Tennessee: Energy – Music To Your Ears
Posted June 5, 2017
When country music superstar Brad Paisley steps out onto “The Circle” at the Grand Ole Opry House in Nashville, it’s pure Tennessee – Paisley adding to the state’s storied country music legacy as he strums the strings of a Gibson J-45, an instrument produced by the Nashville-based Gibson Guitar Corporation. Also playing an accompanying role: energy.
Consider the Opry as an attraction, with energy helping illuminate, amplify and make folks comfortable. Consider also the finely crafted, exquisite guitars with which Paisley and other country artists make their music. There are a number of guitar makers, but since Paisley uses a Gibson, let’s illustrate with that.
Gibson manufactures legendary American products. And for many of the Grand Ole Opry’s stars, Gibson is an instrument of choice – from modern-day artists like Paisley and Darius Rucker, to the legendary “Father of Bluegrass,” Bill Monroe, who favored a Gibson F-5 mandolin. Now, when you think of Gibson guitars you might not think of natural gas and oil, but their versatility is instrumental for the company to continue producing its iconic line.
From the gasoline and diesel that power the equipment that plant, harvest and transport the wood used in their construction, to kilns powered by natural gas or electricity to dry the wood to a perfect moisture content, Gibson is able to transform raw spruce, maple, mahogany and rosewood into its exemplary guitars. They range in price from as much as $11,499 for a custom model to $4,159 for a model like Paisley uses to as low as $399 for guitars the rest of us can strum around on. So you don’t have to be a member of the Grand Ole Opry elite to enjoy a Gibson, as their iconic Les Paul line also is preferred by would-be rockers from Ventura, Ca. to Long Island, NY.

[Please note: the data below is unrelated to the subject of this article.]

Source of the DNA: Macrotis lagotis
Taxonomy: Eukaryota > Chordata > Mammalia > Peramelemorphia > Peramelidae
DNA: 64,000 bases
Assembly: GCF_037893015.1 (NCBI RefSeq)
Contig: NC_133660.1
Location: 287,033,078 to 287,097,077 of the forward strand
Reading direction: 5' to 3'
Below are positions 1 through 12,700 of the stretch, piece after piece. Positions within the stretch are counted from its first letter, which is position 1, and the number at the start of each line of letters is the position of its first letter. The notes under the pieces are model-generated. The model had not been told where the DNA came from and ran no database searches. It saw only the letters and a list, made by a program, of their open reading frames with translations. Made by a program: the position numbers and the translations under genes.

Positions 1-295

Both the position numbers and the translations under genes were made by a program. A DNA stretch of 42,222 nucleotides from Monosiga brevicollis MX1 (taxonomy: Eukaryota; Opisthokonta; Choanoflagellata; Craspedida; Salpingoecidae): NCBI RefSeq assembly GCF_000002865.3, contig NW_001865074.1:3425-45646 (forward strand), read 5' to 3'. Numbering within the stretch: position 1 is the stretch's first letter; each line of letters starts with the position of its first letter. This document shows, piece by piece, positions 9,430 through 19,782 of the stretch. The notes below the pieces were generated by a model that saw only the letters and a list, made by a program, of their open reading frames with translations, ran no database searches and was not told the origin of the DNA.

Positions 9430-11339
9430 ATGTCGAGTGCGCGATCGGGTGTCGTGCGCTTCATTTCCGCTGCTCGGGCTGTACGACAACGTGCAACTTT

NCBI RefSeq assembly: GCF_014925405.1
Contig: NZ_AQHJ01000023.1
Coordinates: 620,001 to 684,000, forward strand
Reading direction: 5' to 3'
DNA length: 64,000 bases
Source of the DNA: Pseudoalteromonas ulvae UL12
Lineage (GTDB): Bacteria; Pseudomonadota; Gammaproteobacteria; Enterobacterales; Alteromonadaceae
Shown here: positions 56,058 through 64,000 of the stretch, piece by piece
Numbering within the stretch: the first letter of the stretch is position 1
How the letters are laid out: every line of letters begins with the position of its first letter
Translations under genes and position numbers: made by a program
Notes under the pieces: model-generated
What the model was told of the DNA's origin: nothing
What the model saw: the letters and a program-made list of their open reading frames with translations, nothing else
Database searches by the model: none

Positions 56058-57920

Petroleum-based polyurethanes produce the gleaming finish on many of Gibson’s guitars, giving them a strong and durable coat that will last a lifetime of playing. These polyurethanes are a result of modern refining, which takes crude oil and transforms it through processes that include separation, conversion and treatment to produce fuels, clothing fabrics, durable polymer plastics and more – including the fancy finish on a country music star’s guitar.
Gibson’s guitars – and the artists playing them – take center stage at the Opry. Each year, millions of people spend their summer vacations in the “Music City,” soaking up its southern charm and hearing country melodies as timeless as those by the Carter Family and as hip as those from Paisley. Whether they travel to the city by car, bus or airplane, they depend on gasoline, diesel and jet fuel to make it to their destination.
But that’s just part of the story. Natural gas and oil are there at every step, taking musicians and their talent to the ears of those visiting Nashville and millions more listening at home.
Since it began on Nov. 28, 1925, as “The WSM Barn Dance,” electricity has sent the chords of the Opry’s stage out to millions of listeners worldwide via radio. And with natural gas today providing nearly 11 million megawatt hours of the state’s electricity in 2016, it is an important resource for ensuring the lights stay on at the Opry and that listeners enjoy the sounds of this cultural institution.
Each summer, hundreds of thousands of people fill the 4,400-seat Opry House for its live Tuesday, Friday and Saturday evening broadcasts. And from the comfort of their pew-style seats, which pay homage to the Opry’s historic and winter home, the Ryman Auditorium, they enjoy a 21st century music experience of electricity-powered lights, amps and speakers giving an unparalleled crispness to the 20th and 19th century songs and hymns being played onstage.
While in town, many of those seeing the Grand Ole Opry stay next door at the Gaylord Opryland Resort & Convention Center, which with its 2,882 rooms and dozens of restaurants and shops, uses electricity to power its lights, and natural gas to heat rooms and water and to cook the thousands of “vacation of a lifetime” meals.
So whether you are among the lucky ones enjoying a summer evening inside the Grand Ole Opry House itself, or, like most, listening on the radio, the ability of those legendary voices and tunes to greet your ears is all thanks to energy.
About The Author
Mark Green joined API after a career in newspaper journalism, including 16 years as national editorial writer for The Oklahoman in the paper’s Washington bureau. Previously, Mark was a reporter, copy editor and sports editor at an assortment of newspapers. He earned his journalism degree from the University of Oklahoma and master’s in journalism and public affairs from American University. He and his wife Pamela have two grown children and six grandchildren.
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